Classic Post

Summer Mourning

Harvest Time

Grain ready to be harvested.

Today I’m in mourning. I’m mourning the fresh fruit and vegetables, the dewy morning grass, the towering sunflowers. I’m mourning time alone and time spent with friends. I’m mourning sweet, summer wine and long, golden-lit evenings. I’m mourning summer’s loss.

Maybe it’s the weather…

Perhaps it’s the cool, dull weather making my heart ache – nine degrees Celsius and rainy. I’m neither productive nor focused. I’m all over the place, doing a little of this, a little of that, and nothing much of anything. I’ve left and returned to this piece of writing five times now, and writing this still feels like walking through deep mud.

Listen to me read this post:

Every year summer leaves.

What’s going on with me? Every year summer leaves. That’s just how it goes. It’s a short season in this part of the world. I should know that. I do know that, but today this knowledge isn’t helping me any.

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Once-green leaves, now turned red.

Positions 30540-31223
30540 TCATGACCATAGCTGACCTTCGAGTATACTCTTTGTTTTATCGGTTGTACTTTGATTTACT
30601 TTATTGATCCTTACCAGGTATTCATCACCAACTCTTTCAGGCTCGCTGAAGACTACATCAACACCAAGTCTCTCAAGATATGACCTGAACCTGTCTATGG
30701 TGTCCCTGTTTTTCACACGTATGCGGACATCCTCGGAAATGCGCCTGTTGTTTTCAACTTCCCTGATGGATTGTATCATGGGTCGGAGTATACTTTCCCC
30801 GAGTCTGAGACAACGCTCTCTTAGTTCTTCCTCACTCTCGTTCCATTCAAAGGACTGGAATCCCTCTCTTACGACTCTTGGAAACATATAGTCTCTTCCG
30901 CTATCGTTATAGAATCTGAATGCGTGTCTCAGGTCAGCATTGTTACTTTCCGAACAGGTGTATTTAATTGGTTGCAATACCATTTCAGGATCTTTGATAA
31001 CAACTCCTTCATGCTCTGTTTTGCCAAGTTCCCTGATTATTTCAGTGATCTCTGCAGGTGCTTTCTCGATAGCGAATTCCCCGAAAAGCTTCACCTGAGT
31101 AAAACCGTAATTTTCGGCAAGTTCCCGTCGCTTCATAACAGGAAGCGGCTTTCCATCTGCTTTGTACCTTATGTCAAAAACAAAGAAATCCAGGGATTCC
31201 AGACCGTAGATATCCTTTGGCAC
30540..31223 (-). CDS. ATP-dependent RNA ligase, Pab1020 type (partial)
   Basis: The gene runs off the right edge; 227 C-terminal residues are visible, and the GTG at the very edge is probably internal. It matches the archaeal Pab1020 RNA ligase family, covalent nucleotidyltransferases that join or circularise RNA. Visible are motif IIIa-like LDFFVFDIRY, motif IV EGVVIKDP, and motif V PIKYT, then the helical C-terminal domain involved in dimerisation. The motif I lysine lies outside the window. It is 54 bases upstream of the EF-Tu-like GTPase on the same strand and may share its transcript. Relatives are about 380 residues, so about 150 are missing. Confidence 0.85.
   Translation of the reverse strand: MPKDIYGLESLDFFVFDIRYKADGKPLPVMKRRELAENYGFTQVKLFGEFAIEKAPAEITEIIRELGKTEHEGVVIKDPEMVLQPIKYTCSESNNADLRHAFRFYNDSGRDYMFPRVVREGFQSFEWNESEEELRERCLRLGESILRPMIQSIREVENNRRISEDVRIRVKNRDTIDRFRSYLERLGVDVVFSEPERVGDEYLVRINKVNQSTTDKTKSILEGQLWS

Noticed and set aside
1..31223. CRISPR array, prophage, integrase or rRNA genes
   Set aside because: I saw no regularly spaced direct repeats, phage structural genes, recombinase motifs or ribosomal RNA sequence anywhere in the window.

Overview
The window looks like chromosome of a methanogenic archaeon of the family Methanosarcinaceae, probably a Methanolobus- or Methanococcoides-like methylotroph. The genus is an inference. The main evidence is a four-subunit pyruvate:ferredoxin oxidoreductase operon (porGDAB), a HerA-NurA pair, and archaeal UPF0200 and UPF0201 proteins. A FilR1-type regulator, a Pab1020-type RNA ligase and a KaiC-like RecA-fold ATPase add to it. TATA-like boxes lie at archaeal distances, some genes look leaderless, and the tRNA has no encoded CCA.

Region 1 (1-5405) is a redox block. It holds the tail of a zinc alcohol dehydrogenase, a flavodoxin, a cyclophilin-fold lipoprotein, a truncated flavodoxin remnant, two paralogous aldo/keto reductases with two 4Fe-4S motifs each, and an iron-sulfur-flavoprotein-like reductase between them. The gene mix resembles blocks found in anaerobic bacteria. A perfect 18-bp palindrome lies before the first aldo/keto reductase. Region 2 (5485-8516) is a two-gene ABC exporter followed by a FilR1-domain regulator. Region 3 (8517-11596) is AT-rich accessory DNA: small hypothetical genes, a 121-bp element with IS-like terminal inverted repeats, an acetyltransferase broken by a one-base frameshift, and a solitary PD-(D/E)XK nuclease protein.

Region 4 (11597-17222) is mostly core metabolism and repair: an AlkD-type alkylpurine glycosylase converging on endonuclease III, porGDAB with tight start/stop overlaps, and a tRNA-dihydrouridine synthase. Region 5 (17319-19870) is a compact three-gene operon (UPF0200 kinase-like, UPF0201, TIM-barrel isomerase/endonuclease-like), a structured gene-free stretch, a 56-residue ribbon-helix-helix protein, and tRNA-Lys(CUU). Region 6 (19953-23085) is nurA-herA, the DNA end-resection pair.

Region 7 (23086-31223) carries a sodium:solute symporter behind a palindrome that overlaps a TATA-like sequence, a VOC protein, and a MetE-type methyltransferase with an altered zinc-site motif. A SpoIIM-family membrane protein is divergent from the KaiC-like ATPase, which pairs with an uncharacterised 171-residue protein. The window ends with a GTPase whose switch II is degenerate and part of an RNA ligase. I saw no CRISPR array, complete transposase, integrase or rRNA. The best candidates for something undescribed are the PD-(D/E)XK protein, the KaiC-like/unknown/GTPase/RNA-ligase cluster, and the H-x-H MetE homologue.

I had a great summer. I suppose if it had been a miserable summer I might not be experiencing this mild agony now, this longing for something not yet departed but on the verge of leaving.

For almost half of this summer I traveled and during those travels I visited in the most satisfying way with friends and family. I saw some old friends and through those experiences, felt like I’d made some new ones. When I wasn’t traveling, I was at home nurturing my garden, nurturing my writing, and nurturing myself.

Sweet summer, bitter fall.

This summer, I think I may’ve become too attached to the season itself, and allowed myself to get too used to the colour green spread out beneath cobalt blue. I forgot to build my immunity to falling leaves and falling temperatures. I forgot about the deep, white world that will cover the very spot where the sweet peas are blooming now and where the raspberries already have had the good sense to start dying. Today, I am remembering all these eventualities for which I am sadly ill prepared.

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Orange sunflowers in autumn.

If I can let go, though, and wave a fond farewell to summer, maybe then I’ll remember the sweetness of autumn: the comfort of routine, the orange of pumpkins and of mountain ash leaves, the soft yellow of harvested fields. I may even consider the white wrap of winter surrounding my cozy house, giving me permission to hibernate on a Saturday morning. Slowly, slowly spring will come again and thaw the frozen earth, the same earth into which I’ll drop the sweet pea seeds that soaked overnight in a bowl on the kitchen counter.

But today, in the rain and alone with my thoughts, I don’t want to let go.

 

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